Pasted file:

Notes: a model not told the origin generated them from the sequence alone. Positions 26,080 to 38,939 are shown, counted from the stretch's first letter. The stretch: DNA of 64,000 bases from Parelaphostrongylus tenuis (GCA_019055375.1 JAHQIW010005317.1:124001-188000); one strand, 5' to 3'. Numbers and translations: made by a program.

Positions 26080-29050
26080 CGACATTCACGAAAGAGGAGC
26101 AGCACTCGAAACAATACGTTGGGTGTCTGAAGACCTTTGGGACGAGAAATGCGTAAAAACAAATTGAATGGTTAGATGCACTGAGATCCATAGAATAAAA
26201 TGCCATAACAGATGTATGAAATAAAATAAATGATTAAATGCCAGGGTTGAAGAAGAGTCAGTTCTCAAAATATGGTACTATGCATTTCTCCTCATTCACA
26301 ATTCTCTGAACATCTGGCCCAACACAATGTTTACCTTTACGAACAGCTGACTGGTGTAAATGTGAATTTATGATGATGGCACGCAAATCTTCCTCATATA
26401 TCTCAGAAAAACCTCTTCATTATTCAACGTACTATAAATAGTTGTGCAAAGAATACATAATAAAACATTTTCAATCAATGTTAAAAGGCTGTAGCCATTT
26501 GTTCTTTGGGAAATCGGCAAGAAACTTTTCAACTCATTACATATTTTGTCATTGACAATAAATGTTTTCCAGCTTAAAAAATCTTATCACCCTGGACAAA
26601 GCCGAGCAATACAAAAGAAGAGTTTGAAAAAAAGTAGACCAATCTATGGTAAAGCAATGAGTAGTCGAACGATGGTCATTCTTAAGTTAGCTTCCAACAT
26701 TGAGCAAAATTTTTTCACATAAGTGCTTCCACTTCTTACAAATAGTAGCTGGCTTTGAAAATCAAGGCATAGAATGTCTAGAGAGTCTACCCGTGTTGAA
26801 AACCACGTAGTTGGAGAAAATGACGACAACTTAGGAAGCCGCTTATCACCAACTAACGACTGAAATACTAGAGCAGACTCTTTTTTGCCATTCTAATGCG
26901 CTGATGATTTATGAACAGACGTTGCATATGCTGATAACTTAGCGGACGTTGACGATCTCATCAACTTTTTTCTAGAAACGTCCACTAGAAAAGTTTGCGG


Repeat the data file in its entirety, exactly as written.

Notes: a model not told the origin generated them from the sequence alone. Positions 26,080 to 38,939 are shown, counted from the stretch's first letter. The stretch: DNA of 64,000 bases from Parelaphostrongylus tenuis (GCA_019055375.1 JAHQIW010005317.1:124001-188000); one strand, 5' to 3'. Numbers and translations: made by a program.

Positions 26080-29050
26080 CGACATTCACGAAAGAGGAGC
26101 AGCACTCGAAACAATACGTTGGGTGTCTGAAGACCTTTGGGACGAGAAATGCGTAAAAACAAATTGAATGGTTAGATGCACTGAGATCCATAGAATAAAA
26201 TGCCATAACAGATGTATGAAATAAAATAAATGATTAAATGCCAGGGTTGAAGAAGAGTCAGTTCTCAAAATATGGTACTATGCATTTCTCCTCATTCACA
26301 ATTCTCTGAACATCTGGCCCAACACAATGTTTACCTTTACGAACAGCTGACTGGTGTAAATGTGAATTTATGATGATGGCACGCAAATCTTCCTCATATA
26401 TCTCAGAAAAACCTCTTCATTATTCAACGTACTATAAATAGTTGTGCAAAGAATACATAATAAAACATTTTCAATCAATGTTAAAAGGCTGTAGCCATTT
26501 GTTCTTTGGGAAATCGGCAAGAAACTTTTCAACTCATTACATATTTTGTCATTGACAATAAATGTTTTCCAGCTTAAAAAATCTTATCACCCTGGACAAA
26601 GCCGAGCAATACAAAAGAAGAGTTTGAAAAAAAGTAGACCAATCTATGGTAAAGCAATGAGTAGTCGAACGATGGTCATTCTTAAGTTAGCTTCCAACAT
26701 TGAGCAAAATTTTTTCACATAAGTGCTTCCACTTCTTACAAATAGTAGCTGGCTTTGAAAATCAAGGCATAGAATGTCTAGAGAGTCTACCCGTGTTGAA
26801 AACCACGTAGTTGGAGAAAATGACGACAACTTAGGAAGCCGCTTATCACCAACTAACGACTGAAATACTAGAGCAGACTCTTTTTTGCCATTCTAATGCG
26901 CTGATGATTTATGAACAGACGTTGCATATGCTGATAACTTAGCGGACGTTGACGATCTCATCAACTTTTTTCTAGAAACGTCCACTAGAAAAGTTTGCGG